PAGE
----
Medical students talk hot topics in health
By Rosie Hales, Communications Officer
Over the next three months, the Queen’s School of Medicine will open its doors to the Queen’s and greater Kingston community for a series of discussions about contemporary health issues.
Queen’s Medicine Health Talks, recently founded by a group of first-year medical students, has planned three talks between now and April.
The first discussion, “Let’s Talk Heart Health,” takes place Feb. 20. It will focus on basic information about how to keep a healthy heart, and what could happen if you don’t. February is National Heart Health Month.
Queen’s Medicine Health Talks President Nothando Swan started initiative because she wanted to open up the School of Medicine Building to people at Queen’s outside of the medical school community, as well as the Kingston community.
“The idea behind these talks really stemmed from sitting in class and thinking about how amazing this facility is and how valuable it would be to have other people learning in the same space,” says Ms. Swan, Meds’17. “The School of Medicine has been great in allowing this idea to come to fruition and it demonstrates how supportive Queen’s is when it comes to ideas that students bring forward.”
Mental health will be discussed at the March 27 meeting. The topic for the April 17 discussion will be decided based on attendees’ feedback at previous talks. All of the talks will be held in the School of Medicine Building, 15 Arch St., from 6 to 7 pm.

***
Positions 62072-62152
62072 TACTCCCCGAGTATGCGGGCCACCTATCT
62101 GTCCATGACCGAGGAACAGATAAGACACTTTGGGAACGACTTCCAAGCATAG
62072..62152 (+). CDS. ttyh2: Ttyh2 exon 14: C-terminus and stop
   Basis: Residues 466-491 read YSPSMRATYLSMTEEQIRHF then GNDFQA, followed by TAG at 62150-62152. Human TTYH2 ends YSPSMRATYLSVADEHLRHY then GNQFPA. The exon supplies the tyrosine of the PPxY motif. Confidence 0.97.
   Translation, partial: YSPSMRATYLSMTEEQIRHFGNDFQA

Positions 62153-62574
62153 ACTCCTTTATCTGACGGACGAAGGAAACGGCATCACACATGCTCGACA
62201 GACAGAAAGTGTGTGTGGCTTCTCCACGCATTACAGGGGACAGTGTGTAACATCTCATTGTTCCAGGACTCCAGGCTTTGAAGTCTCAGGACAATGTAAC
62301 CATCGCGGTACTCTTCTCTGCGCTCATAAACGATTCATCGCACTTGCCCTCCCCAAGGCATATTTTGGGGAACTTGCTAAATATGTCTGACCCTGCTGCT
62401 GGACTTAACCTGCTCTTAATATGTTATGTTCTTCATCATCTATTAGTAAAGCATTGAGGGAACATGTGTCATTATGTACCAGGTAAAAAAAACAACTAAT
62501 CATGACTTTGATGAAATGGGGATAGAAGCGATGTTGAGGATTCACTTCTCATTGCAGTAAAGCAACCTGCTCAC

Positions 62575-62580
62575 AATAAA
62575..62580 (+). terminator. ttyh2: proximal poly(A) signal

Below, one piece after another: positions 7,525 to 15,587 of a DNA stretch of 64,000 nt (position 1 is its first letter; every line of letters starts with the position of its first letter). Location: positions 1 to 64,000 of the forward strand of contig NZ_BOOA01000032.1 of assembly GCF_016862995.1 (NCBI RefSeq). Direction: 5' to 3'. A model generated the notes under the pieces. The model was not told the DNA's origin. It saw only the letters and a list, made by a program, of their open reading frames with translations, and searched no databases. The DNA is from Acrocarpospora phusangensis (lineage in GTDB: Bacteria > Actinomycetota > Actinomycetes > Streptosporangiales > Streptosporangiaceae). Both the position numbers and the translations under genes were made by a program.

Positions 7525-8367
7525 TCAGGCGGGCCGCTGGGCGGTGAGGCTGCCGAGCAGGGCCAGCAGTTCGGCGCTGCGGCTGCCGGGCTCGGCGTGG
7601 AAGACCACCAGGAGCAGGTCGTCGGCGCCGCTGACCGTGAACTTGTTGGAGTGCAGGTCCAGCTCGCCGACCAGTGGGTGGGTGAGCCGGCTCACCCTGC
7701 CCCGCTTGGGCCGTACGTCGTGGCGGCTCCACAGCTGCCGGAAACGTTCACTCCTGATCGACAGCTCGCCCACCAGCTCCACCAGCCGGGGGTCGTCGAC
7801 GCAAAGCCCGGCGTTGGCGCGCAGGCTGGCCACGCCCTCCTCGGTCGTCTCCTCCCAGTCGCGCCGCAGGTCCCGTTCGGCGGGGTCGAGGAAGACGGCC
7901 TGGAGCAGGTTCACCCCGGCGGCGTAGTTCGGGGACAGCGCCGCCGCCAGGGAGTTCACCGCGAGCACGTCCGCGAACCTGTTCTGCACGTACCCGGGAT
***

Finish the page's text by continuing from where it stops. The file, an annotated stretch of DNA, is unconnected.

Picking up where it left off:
The organizers selected topics in consultation with healthcare professionals. Medical students will prepare and lead the talks in close consultation with a physician who specializes in the topic. The physician will also attend the talk to answer any questions.
Tony Sanfilippo, a cardiologist and associate dean of undergraduate medicine in the School of Medicine, will participate in the first talk.
“This is a student-conceived, student-driven, student-delivered initiative intended to provide a useful service to our community in appreciation of the many contributions Kingstonians have made and continue to make to the education of our students,” says Dr. Sanfilippo. “It’s a marvelous expression of the personal qualities we hope our students will develop during their time with us, and reflects the mutually beneficial relationship that’s existed between the School of Medicine and Kingston community for over 150 years.”
To register for a health talk, send an email to email@example.com and indicate which date(s) you’d like to attend.